Bobby Cox, Tom Glavine, Greg Maddux, Tony La Russa, Frank Thomas and Joe Torre all went from legends to immortals on Sunday. The sterling six were officially enshrined in the Baseball Hall of Fame in Cooperstown, New York.
Few classes can boast this kind of quality from top to bottom. Thomas, Glavine and Maddux were among three of the most successful stars on the field in the 1990s, while Cox, La Russa and Torre all won World Series titles en route to incredible careers from the bench.
The ceremony kicked off with Maddux. The four-time Cy Young Award winner was one of the more humble aces of the 1990s, and that came across in his speech. You can view it in its entirety below, courtesy of MLB.com.
Along with Maddux's humility came a dry sense of humor.
In one of the lighter moments of the afternoon, he revealed that he and his brother, Mike, the Texas Rangers pitching coach, experimented a little bit with methane and fire. NBC's Chuck Todd didn't expect topics of this nature to be on the docket Sunday:
Maddux also managed to have a little fun at John Smoltz's expense, via MLB.com's Mark Bowman:
The Chicago Cubs weren't spared either, via Zach Klein of WSB-TV in Atlanta:
The 48-year-old will go down as one of the best pitchers of the modern baseball era. His continued success throughout the Steroid Era is an even bigger testament to his ability.
Cox, Maddux's former manager, was up next. He led the Braves to one World Series title and five National League pennants. In his 25 years with the Atlanta organization, Cox compiled a 2,149-1,709 record. His overall managerial win total of 2,504 (he had a four-year stint with the Toronto Blue Jays) ranks fourth all-time.
Cox said during the ceremony that he owed part of his success to the Braves' Cy Young trio of Glavine, Maddux and Smoltz. There's no question that having three pitchers that good can make a manager look a lot smarter, but Cox's sustained success went deeper than Atlanta's elite rotation.
Among his most infamous accomplishments are his 159 ejections, an all-time record. Cox made light of this achievement, via CNN.com's Jill Martin:
Near the end of his speech, Cox also talked about Chipper Jones' legacy with the Braves and said that the third baseman/outfielder will be making the trip to Cooperstown sooner rather than later.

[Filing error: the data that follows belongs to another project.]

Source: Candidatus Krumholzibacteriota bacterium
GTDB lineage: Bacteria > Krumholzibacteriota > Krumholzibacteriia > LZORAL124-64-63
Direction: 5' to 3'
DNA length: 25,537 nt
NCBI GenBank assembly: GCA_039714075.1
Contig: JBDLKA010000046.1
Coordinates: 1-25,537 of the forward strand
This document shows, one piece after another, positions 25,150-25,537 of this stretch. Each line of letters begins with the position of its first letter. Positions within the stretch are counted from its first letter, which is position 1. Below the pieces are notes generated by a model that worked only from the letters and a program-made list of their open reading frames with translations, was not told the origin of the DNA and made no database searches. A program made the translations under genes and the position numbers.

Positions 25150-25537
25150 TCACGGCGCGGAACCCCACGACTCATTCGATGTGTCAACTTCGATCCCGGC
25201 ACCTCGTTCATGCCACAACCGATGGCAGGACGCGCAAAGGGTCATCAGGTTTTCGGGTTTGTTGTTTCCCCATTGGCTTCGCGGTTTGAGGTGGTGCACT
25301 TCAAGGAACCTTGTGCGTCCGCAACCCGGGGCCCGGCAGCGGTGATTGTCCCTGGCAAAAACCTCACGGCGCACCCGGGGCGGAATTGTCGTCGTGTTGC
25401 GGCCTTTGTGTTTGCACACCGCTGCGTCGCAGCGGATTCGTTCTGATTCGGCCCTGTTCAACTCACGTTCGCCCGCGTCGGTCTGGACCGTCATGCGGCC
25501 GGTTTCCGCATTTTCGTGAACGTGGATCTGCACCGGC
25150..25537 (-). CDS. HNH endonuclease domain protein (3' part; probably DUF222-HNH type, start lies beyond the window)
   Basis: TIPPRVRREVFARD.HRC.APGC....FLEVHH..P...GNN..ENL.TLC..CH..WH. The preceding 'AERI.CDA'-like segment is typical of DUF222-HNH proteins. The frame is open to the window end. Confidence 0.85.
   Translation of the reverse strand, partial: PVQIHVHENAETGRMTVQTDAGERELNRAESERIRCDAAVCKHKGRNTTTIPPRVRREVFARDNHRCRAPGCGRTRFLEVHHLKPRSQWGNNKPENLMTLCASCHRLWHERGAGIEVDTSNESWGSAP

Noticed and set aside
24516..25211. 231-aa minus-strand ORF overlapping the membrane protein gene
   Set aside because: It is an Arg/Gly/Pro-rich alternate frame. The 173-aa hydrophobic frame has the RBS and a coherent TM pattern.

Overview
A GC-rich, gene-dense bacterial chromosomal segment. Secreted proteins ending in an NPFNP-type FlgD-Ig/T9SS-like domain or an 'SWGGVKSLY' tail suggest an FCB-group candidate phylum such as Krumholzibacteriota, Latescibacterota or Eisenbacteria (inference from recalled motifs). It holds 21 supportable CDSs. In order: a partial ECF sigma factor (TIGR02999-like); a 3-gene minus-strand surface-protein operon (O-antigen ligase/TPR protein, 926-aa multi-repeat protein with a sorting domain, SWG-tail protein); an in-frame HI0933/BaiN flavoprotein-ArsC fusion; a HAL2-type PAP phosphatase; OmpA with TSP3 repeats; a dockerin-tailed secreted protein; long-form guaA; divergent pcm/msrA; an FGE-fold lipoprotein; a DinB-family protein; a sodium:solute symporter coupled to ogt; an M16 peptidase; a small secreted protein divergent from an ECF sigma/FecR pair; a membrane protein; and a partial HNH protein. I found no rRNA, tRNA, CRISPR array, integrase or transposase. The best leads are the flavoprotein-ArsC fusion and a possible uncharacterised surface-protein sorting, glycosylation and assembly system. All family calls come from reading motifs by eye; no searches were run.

Glavine spoke next to wrap up the Braves portion of the ceremony. He started off by talking about his childhood, when he launched snowballs at oncoming traffic. Hitters of the '90s surely wish he would've never graduated to baseballs, via David Haugh of the Chicago Tribune:
In his 22 years in the league, Glavine won 305 games and two Cy Young Awards. He also won 20 or more games in five seasons, including three in a row from 1991 to 1993. Glavine's best asset was his ability to pinpoint pitches just off the plate out of the strike zone but not far enough to be called balls by home-plate umpires.
Cecil Hurt of the Tuscaloosa News joked that Glavine's HOF plaque would reflect that:
La Russa was next up and somehow managed not to call upon a single reliever in the 17-plus minutes he spoke, per C. Trent Rosecrans of The Cincinnati Enquirer:
Only two managers—Connie Mack and John McGraw—own more wins than La Russa's 2,728. He collected three World Series rings in his time with the Oakland Athletics and St. Louis Cardinals, in addition to six league titles.
Having managed the A's, Cardinals and Chicago White Sox, La Russa goes into Cooperstown without a team logo on his hat.
Like Cox, La Russa alluded to one of his best players and future Hall of Famers, saying that he can't wait to see Albert Pujols inducted into Cooperstown.
Thomas took the podium following La Russa and delivered by far the most emotional speech of the day. He was fighting back tears as he thanked his family, coaches and team executives for helping him become one of the most feared hitters in the game for over a decade.
ESPN's Kevin Negandhi spoke on behalf of everyone on Twitter:
Detroit Tigers ace Justin Verlander also offered his congratulations to Thomas and admitted that the Big Hurt is the reason he wears the No. 35 on the mound:
Some baseball fans forget that Thomas went to Auburn on a football scholarship before he became an American League MVP and offensive colossus. Despite all of his success on the diamond, he made sure not to forget former Tigers football coach Pat Dye, via NFL.com's Bryan Fischer:
In addition to paying tribute to various White Sox players, Thomas still found the time to give a small lecture condemning performance-enhancing-drug use. In terms of scope, you'd be hard-pressed to find a better induction speech:
The ceremony wrapped up with Torre, which is appropriate given how much he's given to the game and how successful he was as both a player and a manager.
He was a nine-time All-Star with the Milwaukee/Atlanta Braves and St. Louis Cardinals and National League MVP with the Cardinals in 1971. After his time as a player was over, he managed for 14 years before joining the New York Yankees.
Torre admitted that the 12 seasons he spent in the Bronx are the biggest reasons he's entering the Hall. In those 12 years, Torre won 1,173 games, four World Series and six AL pennants.
You couldn't have put it any better than MLB did on Twitter:
The Hall of Fame voting is one of the more contentious issues throughout baseball every year, but nobody could argue the merits of the six newest Cooperstown inductees.
Sunday was a great celebration of their careers and the sport in general.
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